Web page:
A turbulent winter (December, 1999)

A turbulent winter (December, 1999)
This is a photograph of Nawaz Sharif and his brother Shahbaz Sharif at the entrance of an anti-terrorism court in Karachi in December 1999. This was the second time Nawaz Sharif had been deposed as prime minister and he was tried for ‘kidnapping, attempted murder, hijacking and terrorism.’

The anti-terrorism court found Sharif guilty of hijacking and terrorism, but cleared him of attempted murder and kidnapping. He was spared the death penalty. Shahbaz and five former senior government officials were acquitted. The defendants had denied all charges.

Sharif’s lawyers immediately announced that they would appeal against the verdict and it looked like the end of the political career of a man twice elected prime minister. Kulsoom Sharif, his wife, had said at the time that he was the victim of a “personal vendetta” by Pakistan’s military leader General Pervez Musharraf and accused the judge of delivering a verdict written by someone else.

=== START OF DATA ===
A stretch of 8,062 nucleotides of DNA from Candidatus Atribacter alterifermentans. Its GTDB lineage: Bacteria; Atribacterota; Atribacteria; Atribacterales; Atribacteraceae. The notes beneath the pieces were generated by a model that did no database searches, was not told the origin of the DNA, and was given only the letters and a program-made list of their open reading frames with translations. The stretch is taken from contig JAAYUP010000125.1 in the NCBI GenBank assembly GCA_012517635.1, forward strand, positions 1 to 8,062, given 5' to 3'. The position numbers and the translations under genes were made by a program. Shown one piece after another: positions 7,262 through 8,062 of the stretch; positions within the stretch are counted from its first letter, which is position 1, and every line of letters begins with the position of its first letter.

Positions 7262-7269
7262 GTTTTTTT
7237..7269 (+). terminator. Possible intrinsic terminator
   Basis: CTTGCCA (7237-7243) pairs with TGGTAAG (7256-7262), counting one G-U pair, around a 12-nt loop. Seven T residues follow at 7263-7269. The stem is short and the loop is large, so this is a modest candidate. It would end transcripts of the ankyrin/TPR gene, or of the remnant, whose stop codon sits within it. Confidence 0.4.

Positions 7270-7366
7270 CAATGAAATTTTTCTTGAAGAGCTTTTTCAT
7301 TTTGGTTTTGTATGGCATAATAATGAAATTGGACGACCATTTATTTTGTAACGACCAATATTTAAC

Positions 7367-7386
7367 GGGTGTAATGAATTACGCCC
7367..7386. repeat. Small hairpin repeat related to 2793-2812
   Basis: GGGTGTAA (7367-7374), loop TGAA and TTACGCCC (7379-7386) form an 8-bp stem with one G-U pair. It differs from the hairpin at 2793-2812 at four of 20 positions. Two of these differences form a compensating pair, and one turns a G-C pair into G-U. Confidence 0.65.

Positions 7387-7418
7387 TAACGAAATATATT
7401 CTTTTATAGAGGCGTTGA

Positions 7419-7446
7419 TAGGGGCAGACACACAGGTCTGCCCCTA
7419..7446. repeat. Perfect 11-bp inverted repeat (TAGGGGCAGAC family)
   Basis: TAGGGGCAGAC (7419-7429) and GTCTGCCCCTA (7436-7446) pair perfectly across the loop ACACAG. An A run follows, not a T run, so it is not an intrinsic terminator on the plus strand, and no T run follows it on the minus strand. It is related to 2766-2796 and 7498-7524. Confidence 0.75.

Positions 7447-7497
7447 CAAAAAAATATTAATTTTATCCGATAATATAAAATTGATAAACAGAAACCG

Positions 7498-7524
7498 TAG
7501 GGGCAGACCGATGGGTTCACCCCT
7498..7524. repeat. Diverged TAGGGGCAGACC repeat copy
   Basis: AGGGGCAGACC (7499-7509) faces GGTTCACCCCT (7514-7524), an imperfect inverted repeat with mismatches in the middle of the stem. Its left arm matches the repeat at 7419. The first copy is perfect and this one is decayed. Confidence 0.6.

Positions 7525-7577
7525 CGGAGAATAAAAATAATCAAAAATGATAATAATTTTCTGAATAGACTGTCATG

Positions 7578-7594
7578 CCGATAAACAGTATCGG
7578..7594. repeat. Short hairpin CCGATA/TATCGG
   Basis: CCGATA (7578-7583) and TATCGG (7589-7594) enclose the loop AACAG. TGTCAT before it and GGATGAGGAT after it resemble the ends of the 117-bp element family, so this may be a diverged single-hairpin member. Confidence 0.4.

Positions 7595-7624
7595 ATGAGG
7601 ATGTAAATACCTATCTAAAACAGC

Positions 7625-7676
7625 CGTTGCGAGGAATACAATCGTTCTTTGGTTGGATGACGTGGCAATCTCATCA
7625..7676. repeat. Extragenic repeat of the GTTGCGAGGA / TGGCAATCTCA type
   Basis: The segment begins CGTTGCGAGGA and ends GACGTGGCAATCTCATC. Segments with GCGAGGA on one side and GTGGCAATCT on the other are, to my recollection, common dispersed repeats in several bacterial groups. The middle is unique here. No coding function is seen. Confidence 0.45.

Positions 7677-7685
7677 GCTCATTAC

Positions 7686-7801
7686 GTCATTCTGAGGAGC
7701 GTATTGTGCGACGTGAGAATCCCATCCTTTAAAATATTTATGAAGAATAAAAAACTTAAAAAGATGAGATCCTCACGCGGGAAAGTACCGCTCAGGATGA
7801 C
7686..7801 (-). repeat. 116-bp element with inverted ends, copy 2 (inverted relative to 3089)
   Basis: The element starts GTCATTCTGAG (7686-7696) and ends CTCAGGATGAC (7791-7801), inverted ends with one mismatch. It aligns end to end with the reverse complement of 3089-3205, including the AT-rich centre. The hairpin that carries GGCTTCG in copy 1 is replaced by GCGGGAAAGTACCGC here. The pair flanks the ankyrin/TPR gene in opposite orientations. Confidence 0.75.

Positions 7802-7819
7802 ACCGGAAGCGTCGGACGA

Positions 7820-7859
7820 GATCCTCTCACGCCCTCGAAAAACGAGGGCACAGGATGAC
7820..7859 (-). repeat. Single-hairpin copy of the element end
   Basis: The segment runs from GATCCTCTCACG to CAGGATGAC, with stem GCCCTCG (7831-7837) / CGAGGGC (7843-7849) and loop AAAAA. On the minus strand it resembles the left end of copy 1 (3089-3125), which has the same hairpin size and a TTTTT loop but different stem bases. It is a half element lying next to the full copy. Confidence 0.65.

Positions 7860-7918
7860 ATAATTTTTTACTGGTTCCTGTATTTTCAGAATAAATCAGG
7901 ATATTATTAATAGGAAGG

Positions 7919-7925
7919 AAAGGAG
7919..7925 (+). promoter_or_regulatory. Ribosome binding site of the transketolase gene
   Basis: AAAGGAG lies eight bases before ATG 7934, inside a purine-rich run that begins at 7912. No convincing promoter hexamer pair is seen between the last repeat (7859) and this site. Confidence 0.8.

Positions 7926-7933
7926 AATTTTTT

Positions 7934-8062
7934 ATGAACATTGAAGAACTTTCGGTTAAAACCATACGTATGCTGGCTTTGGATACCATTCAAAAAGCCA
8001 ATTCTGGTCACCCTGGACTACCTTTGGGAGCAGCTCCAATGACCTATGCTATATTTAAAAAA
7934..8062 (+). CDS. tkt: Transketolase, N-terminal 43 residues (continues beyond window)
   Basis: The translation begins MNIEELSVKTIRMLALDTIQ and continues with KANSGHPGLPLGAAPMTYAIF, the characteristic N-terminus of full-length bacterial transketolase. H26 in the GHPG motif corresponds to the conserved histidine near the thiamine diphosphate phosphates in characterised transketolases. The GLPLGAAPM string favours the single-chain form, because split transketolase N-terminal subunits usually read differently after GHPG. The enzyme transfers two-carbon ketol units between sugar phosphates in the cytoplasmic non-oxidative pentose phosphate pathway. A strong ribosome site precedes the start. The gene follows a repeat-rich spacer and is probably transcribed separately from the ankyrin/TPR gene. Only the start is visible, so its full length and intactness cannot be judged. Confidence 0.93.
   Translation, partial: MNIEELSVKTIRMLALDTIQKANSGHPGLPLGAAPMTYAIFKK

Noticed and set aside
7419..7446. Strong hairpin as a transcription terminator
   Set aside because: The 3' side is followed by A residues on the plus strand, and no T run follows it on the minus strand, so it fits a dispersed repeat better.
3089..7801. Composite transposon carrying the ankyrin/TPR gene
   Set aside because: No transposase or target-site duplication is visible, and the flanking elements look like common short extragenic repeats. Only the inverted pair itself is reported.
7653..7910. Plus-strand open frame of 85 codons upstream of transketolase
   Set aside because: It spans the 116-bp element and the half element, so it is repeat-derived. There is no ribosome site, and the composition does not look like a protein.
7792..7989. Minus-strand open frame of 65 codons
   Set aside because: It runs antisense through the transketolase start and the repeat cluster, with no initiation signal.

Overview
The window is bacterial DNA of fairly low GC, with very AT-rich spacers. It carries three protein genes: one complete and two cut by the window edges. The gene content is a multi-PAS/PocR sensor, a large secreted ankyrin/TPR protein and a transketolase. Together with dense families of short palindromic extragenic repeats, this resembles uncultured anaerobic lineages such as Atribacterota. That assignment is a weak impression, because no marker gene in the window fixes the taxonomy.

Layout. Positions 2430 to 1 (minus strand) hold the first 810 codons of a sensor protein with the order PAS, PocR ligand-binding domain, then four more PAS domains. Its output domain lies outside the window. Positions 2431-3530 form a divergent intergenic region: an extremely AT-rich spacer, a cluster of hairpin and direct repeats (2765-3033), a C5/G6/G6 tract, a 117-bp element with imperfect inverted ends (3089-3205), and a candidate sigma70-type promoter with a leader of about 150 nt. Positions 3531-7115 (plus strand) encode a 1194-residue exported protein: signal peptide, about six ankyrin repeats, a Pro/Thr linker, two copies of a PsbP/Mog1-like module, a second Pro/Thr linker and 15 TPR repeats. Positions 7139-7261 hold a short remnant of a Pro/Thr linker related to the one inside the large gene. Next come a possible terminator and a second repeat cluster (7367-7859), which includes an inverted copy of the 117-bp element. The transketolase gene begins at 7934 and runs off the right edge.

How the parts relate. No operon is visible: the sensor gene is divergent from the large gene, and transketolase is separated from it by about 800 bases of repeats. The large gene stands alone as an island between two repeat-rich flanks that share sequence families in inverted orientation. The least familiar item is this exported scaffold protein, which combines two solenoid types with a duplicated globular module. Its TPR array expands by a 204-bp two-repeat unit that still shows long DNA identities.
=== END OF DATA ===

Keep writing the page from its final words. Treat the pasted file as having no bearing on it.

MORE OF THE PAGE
“My husband is innocent. He has done nothing wrong. This is a politically motivated judgment under pressure. Only my husband was targeted. That is what they wanted. Such a judgment will make the nation hang its head in shame,” she said.

This trial led first to his conviction and a life sentence and subsequently to the agreement under which the Sharif family remained exiled in Saudi Arabia for about a decade.

The verdict provoked little reaction on the streets of Pakistan. Public demonstrations had been banned by Musharraf’s regime in advance of a brief visit from President Clinton, who had urged the military regime to show clemency towards its deposed ruler.

Maryam Nawaz said at the time that her father would become an even greater leader from jail.
“We were born in Pakistan and we will die in Pakistan,” she declared.